What Happens if You're Buying a Property That Has a Quit Claim Deed & You Have to Get Title Insurance?
Using a quit claim deed is a common and simple way to transfer property to or a revocable living trust. Learn what to do if you're buying a house that has a quit claim deed and you have to get title insurance with help from a licensed California real estate broker in this free video clip.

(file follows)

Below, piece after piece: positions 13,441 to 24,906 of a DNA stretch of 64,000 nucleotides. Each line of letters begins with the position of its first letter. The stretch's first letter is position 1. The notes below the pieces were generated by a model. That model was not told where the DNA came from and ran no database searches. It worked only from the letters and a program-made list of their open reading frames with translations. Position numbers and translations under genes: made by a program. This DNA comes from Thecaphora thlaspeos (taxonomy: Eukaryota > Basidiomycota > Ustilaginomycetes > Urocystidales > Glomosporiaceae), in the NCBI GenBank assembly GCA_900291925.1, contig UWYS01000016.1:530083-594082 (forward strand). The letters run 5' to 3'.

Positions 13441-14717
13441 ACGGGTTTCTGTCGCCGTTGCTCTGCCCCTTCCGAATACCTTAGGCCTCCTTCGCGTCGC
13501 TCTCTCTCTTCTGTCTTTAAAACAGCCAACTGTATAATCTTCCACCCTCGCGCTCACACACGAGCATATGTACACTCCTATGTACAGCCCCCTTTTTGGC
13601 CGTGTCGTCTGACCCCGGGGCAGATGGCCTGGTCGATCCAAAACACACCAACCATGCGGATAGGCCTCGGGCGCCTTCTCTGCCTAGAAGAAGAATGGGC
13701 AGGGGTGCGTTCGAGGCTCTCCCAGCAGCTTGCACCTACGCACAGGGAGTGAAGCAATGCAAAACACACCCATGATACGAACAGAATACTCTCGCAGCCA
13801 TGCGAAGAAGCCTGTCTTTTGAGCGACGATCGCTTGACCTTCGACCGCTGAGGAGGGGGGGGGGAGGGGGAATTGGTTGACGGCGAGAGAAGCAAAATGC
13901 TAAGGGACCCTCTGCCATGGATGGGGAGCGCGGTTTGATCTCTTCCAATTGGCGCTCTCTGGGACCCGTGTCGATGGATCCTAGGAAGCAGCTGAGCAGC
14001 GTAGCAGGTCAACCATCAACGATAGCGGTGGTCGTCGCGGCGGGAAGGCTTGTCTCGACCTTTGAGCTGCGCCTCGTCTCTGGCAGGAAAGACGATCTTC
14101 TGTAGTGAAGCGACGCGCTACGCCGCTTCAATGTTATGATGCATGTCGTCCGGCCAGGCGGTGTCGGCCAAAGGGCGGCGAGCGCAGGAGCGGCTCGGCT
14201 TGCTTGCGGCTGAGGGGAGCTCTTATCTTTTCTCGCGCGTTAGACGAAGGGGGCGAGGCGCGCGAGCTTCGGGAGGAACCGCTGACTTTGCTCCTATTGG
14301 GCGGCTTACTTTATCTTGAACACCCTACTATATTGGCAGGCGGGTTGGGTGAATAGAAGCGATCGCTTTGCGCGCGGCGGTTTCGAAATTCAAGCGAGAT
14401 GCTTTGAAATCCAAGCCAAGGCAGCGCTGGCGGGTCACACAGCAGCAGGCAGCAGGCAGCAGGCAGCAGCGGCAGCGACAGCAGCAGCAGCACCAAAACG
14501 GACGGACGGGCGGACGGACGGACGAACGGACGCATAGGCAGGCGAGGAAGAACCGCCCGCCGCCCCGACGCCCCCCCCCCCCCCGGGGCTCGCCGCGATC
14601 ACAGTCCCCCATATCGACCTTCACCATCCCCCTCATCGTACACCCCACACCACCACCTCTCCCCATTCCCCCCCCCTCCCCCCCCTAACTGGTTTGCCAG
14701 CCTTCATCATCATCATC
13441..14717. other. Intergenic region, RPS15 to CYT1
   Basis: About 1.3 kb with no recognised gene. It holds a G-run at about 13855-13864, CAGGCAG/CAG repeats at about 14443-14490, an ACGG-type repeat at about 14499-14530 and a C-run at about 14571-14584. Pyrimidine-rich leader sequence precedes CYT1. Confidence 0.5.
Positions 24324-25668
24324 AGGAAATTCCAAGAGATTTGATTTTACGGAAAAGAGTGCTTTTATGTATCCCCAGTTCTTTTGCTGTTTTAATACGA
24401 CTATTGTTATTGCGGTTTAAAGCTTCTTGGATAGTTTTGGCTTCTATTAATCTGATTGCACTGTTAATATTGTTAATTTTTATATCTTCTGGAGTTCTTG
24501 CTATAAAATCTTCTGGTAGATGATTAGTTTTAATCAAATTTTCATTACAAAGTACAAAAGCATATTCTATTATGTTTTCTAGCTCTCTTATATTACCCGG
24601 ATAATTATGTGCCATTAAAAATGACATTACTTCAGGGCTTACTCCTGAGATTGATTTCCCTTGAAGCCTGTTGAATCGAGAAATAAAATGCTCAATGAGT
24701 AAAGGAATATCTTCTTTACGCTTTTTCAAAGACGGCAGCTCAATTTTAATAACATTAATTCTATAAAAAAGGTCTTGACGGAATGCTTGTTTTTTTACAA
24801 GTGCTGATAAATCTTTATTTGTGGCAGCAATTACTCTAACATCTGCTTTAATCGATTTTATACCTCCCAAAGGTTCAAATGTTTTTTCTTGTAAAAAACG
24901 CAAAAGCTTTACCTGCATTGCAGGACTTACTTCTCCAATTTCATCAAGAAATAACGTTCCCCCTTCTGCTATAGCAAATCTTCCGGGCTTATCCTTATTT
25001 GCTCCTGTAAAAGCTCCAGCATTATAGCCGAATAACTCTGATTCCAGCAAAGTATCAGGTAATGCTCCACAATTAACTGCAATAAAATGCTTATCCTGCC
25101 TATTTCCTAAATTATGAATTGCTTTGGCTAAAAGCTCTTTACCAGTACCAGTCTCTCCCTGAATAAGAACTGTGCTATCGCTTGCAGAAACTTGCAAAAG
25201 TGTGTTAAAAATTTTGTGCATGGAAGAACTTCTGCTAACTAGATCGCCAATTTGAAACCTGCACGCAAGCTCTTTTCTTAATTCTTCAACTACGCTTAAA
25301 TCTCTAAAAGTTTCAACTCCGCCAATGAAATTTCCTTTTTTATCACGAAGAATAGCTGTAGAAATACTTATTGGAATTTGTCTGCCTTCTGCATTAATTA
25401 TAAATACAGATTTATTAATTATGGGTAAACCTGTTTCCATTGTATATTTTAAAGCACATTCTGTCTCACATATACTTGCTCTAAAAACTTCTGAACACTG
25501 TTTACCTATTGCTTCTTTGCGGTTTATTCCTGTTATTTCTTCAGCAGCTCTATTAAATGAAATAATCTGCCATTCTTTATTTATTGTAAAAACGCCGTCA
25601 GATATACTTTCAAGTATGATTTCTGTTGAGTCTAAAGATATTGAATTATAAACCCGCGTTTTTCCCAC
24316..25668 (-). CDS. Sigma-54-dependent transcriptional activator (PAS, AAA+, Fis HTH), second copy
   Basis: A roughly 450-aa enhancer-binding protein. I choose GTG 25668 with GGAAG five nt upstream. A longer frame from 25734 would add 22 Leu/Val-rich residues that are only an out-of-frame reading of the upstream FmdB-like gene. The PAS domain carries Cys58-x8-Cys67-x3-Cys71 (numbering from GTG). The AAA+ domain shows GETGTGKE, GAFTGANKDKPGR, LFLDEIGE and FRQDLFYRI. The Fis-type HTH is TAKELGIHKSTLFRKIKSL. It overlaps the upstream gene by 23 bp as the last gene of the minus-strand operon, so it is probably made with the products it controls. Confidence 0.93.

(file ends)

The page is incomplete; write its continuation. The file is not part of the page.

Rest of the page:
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What happens if you're buying a property that has a quit claim deed and you have to get title insurance? Hello, I'm Jack McLaughlin, licensed broker and president of My Broker Donates. Today, we're going to talk about getting title insurance when there is a quit claim deed. And, as always, I want you to remember the first rule of real estate: no surprises. The experts at Nolo Press tell us that there are many reasons you might want to transfer your real estate to another owner. Using a quit claim deed is a common and simple way to transfer property to or from a revocable living trust to one spouse, as part of a divorce settlement, to settle ambiguities about inherited property, and much more. So, what if there is a quit claim deed on title and you want to purchase title insurance? According to Cathy Gaidano of Old Republic Title, if the deed is uninsured, meaning, it was recorded outside of an escrow, then yes, we would want either a new deed executed, or an estoppel affidavit. There may be an exception if one spouse wants to deed her interest to the other, as part of a divorce settlement, eliminating spousal interest, and an attorney recorded the quit claim. I'm a real estate broker and not an attorney, and I am not qualified to give legal advice. You should seek the advice of a professional attorney. Regulations may vary substantially between communities. Ask a local Realtor is you have questions. If you like, we can connect you with one, free of charge. Thanks for tuning in, and remember, have fun with real estate.